[ RadSafe ] WG: WG: NucNet Japan Update / Brief No. 75 / 20 March 2011

Franz Schönhofer franz.schoenhofer at chello.at
Mon Mar 21 04:44:57 CDT 2011

For those who are interested in hard numbers and facts instead of
speculations of „experts“ and journalists.




Franz Schoenhofer, PhD

MinRat i.R.

Habicherg. 31/7

A-1160 Wien/Vienna



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Betreff: Fwd: WG: NucNet Japan Update / Brief No. 75 / 20 March 2011



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Date: 2011/3/21
Subject: Fwd: WG: NucNet Japan Update / Brief No. 75 / 20 March 2011

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WG: NucNet Japan Update / Brief No. 75 / 20 March 2011


Sun, 20 Mar 2011 20:09:58 +0000 (GMT)


Helmuth Boeck  <mailto:helmuth_boeck at yahoo.de> <helmuth_boeck at yahoo.de>


Radde Eileen  <mailto:eradde at ati.ac.at> <eradde at ati.ac.at>




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Betreff: NucNet Japan Update / Brief No. 75 / 20 March 2011

Japan Update / Brief No. 75 / 20 March 2011

Figures Released On Fukushima-Daiichi Seismic Design Reference Values

20 Mar (NucNet): The maximum ground acceleration near unit 3 of the
Fukushima-Daiichi nuclear plant from the earthquake that struck northern
Japan on 11 March 2011 was 507 gal – or 507 centimetres per second squared
– which is above the plant’s design reference values of 449 gal, the Japan
Atomic Industrial Forum (JAIF) said today.

It was also announced that the University of Tokyo has re-evaluated the
maximum height of the tsunami wave and it had a peak height of at least 23
metres when it hit Miyagi and Fukushima prefectures. The plant design
reference value was 10 metres.

Meanwhile, external power is available onsite at the plant and teams from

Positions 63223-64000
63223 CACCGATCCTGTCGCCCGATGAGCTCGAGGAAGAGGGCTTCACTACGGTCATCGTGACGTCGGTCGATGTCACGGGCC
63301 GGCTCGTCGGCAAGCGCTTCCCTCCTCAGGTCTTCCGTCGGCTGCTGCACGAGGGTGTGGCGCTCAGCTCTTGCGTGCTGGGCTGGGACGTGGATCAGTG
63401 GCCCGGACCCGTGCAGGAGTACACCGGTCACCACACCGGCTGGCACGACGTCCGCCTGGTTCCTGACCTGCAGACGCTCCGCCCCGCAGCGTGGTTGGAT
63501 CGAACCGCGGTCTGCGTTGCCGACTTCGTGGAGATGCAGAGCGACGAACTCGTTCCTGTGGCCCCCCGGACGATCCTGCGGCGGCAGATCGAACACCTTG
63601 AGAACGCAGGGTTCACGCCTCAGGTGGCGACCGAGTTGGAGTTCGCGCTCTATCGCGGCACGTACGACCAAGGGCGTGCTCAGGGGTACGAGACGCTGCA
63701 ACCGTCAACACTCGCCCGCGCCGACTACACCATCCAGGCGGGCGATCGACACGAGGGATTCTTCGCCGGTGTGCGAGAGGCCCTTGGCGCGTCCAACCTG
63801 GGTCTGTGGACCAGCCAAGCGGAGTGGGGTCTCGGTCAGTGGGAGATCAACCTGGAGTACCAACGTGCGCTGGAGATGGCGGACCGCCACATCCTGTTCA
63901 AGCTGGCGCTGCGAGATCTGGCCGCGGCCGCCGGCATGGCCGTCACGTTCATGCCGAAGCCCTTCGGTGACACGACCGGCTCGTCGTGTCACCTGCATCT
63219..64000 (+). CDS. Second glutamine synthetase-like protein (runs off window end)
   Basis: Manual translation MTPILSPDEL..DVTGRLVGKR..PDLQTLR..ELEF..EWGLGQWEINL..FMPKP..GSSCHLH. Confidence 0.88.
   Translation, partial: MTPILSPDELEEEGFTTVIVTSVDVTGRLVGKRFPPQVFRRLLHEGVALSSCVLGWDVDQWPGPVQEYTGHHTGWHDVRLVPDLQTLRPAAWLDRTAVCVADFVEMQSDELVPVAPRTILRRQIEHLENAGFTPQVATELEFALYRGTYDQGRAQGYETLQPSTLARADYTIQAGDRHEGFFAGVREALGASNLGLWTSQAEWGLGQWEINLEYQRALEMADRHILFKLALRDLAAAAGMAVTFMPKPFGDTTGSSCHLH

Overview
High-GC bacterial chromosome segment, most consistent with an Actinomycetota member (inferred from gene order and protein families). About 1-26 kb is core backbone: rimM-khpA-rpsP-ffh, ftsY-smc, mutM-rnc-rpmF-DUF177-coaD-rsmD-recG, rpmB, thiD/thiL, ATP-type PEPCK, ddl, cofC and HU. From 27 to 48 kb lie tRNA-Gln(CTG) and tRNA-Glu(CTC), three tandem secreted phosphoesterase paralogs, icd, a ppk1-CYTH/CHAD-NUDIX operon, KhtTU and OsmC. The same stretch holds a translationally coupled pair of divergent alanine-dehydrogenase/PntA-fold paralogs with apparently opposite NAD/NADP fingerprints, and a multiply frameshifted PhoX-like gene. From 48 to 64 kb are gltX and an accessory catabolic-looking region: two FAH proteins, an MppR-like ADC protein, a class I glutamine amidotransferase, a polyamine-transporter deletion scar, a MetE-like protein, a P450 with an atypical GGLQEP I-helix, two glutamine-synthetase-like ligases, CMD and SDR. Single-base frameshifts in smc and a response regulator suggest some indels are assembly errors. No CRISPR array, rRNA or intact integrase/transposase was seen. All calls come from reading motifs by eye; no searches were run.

the Tokyo fire service and national Self-Defence Force are continuing to
pump seawater into the reactor pressure vessels (RPV) and primary
containment vessels (PCV) at units 1, 2 and 3 in an effort to cool the
nuclear fuel.

The International Atomic Energy Agency said workers were continuing
efforts to restore plant systems at units 1, 2 and 3.

At unit 2, external power has been established to the control room meaning
essential surveillance and control systems are again operational, Japan’s
Nuclear and Industrial Safety Agency (NISA) said.

NISA said workers were preparing to connect an external power supply to
the residual heat removal systems of unit 2 and then unit 3. If the systems
have not been damaged, this will allow cooling and feeding of the reactors
and the spent fuel pools (SFPs).

Seawater spraying into the SFP at unit 3 has begun and while the pressure
in the PCV went up early today, it was not sufficiently high to justify
venting. The local dose rate close to this unit is decreasing
At unit 4, where there is no fuel in the reactor, seawater spraying of the
SFP started today at 09:40 Japan time (01:40 central European time). An
external power supply connection is being prepared, NISA said.

At units 5 and 6, diesel generators were repaired yesterday and there is
now enough power available to each unit for the residual heat removal